Photograph by William Fortescue
Photograph by William Fortescue
Photograph by William Fortescue
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We would like to take this opportunity to say a huge thank you! You continue to support us when we need it most and we are extremely grateful.

Together, you have raised $65,000 towards our project to safeguard Ol Pejeta’s rhino population, since our last report in April 2021.

Your gift meant that we were able to continue:

  • Protecting our black rhino population, which require 24-hour surveillance by our dedicated team of rangers.
  • Providing for Baraka, our blind rhino who requires around the clock support and protection.
  • Running our veterinary unit, which frequently responds to emergency calls to treat injured animals.
  • Protecting wildlife which includes a range of endangered species such as Grevy’s zebra, elephant, lion and Beisa oryx.
  • Maintaining zero poaching on the conservancy.
  • Working to keep our neighbors safe with our Emergency Response Team, who deals quickly and efficiently with human/wildlife conflict and crime.
  • Keeping our conservation heroes including our rangers, K9 team, rhino caregivers and chimpanzee caregivers employed.

We are humbled that you chose to support us during these challenging times. You are a true wildlife guardian, and you should be proud of your impact.

However, we are not out of the woods yet. The first COVID-19 case was confirmed in Kenya on Friday 13th March 2020. Over 1 ½ years later, the virus continues to manifest itself across the country and the government continues to impose local restrictions, including curfews to prevent further spread of the virus. Although we recognize the need to limit travel, this has caused further devastation to Kenya’s already collapsed tourism industry. Tourism revenues represented the majority of our income in 2019. Now, many of our tented camps, guest houses and accommodation are vacant. This means that we are almost entirely dependent on donors like yourself.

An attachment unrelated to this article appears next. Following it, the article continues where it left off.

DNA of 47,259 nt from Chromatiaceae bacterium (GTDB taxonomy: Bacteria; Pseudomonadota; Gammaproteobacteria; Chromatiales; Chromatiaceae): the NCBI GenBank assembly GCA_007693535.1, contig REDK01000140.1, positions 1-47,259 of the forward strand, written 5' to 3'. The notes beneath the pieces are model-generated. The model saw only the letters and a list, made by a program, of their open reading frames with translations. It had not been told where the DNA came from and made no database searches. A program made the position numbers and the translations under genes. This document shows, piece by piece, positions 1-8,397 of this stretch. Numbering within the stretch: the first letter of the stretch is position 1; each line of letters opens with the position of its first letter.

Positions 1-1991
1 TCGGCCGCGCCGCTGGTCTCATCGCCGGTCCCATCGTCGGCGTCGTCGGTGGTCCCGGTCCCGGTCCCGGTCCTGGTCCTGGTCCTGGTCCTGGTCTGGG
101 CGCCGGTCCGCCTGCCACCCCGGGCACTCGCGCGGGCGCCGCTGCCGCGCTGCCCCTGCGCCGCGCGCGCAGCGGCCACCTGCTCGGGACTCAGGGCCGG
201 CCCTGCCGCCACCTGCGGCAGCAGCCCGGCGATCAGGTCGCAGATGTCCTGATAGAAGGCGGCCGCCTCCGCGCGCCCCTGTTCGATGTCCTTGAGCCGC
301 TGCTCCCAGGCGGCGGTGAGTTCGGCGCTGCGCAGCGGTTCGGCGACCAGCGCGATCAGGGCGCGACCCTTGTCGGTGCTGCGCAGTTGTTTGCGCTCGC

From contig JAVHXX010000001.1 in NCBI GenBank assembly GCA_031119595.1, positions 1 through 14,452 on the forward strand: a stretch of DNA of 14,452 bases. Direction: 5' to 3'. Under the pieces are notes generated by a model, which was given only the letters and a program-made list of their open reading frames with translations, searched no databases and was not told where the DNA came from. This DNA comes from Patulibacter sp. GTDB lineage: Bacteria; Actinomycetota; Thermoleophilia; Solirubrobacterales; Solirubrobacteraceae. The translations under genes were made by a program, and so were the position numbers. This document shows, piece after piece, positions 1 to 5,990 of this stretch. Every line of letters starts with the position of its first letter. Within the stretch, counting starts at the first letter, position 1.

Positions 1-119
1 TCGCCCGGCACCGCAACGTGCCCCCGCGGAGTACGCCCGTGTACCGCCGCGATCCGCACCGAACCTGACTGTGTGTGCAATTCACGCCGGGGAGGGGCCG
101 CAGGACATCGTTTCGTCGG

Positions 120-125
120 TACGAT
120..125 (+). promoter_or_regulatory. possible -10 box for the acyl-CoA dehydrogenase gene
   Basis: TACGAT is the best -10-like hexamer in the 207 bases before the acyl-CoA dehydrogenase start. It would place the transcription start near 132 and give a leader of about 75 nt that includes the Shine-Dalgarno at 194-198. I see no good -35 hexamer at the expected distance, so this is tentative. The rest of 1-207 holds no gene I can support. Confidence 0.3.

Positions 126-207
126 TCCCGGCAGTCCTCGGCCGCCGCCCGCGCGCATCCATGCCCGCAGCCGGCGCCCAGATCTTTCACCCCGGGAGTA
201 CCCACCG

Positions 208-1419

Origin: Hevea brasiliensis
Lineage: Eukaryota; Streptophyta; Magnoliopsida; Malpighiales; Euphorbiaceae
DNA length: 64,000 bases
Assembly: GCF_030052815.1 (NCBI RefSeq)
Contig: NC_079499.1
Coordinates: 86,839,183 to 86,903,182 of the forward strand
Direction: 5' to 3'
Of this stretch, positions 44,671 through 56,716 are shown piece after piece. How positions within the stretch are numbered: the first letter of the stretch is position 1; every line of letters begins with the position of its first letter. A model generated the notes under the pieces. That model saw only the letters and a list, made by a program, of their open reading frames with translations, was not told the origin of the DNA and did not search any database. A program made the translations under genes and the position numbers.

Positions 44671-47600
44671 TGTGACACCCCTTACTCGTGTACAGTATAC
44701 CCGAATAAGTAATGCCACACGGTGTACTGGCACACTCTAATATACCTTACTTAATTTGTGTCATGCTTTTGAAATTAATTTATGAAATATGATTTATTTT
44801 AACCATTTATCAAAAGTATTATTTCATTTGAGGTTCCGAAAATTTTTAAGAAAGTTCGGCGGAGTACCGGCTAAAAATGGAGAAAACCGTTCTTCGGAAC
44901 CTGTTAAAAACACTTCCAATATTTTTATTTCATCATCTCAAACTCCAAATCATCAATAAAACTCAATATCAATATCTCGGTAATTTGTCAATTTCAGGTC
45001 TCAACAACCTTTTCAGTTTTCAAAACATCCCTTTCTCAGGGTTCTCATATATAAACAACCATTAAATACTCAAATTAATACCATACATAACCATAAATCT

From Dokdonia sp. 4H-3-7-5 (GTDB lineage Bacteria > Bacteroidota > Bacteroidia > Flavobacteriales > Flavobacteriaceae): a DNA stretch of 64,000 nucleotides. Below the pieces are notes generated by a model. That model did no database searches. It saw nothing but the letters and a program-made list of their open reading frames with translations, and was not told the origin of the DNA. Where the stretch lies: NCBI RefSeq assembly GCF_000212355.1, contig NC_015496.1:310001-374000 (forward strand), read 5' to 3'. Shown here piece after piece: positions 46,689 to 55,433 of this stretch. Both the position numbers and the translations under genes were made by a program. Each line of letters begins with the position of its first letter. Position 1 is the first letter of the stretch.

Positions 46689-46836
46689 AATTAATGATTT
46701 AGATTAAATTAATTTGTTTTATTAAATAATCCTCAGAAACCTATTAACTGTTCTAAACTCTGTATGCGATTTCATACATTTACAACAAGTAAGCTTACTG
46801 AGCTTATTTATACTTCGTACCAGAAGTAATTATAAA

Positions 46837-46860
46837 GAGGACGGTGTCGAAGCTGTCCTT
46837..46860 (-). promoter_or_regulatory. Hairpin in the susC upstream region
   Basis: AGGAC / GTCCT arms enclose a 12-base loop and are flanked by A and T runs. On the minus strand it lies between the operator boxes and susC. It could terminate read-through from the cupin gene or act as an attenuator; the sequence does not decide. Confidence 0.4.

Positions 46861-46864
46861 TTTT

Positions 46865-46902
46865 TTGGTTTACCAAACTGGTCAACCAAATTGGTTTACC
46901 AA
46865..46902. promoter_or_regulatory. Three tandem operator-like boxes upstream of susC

As we do not anticipate international travel to return in any meaningful way until late 2022., we are tremendously concerned about the next six months. Whilst we are ensuring prudency and efficiency in our expenditure, we are still working with a current deficit of over $900,000. If we stop now, everything we have achieved together, such as growing our black rhino population from 20 to 146 in three decades, risks being lost. However, we are determined to continue for our wildlife and for the benefit of people here and around the world.

We have a bumpy road ahead and our wildlife needs your support. We hope that you continue this journey with us. Thank you so much from the bottoms of our hearts. Your support means the world to us.

A huge thank you from our team!
A huge thank you from our team!
Baraka, our blind rhino, requires 24h protection
Baraka, our blind rhino, requires 24h protection
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Organization Information

Ol Pejeta Conservancy

Location: Nanyuki - Kenya
Website:
Facebook: Facebook Page
Twitter: @olpejeta
Project Leader:
Amber Thacker
Nanyuki, Kenya
$444,249 raised of $500,000 goal
 
9,307 donations
$55,751 to go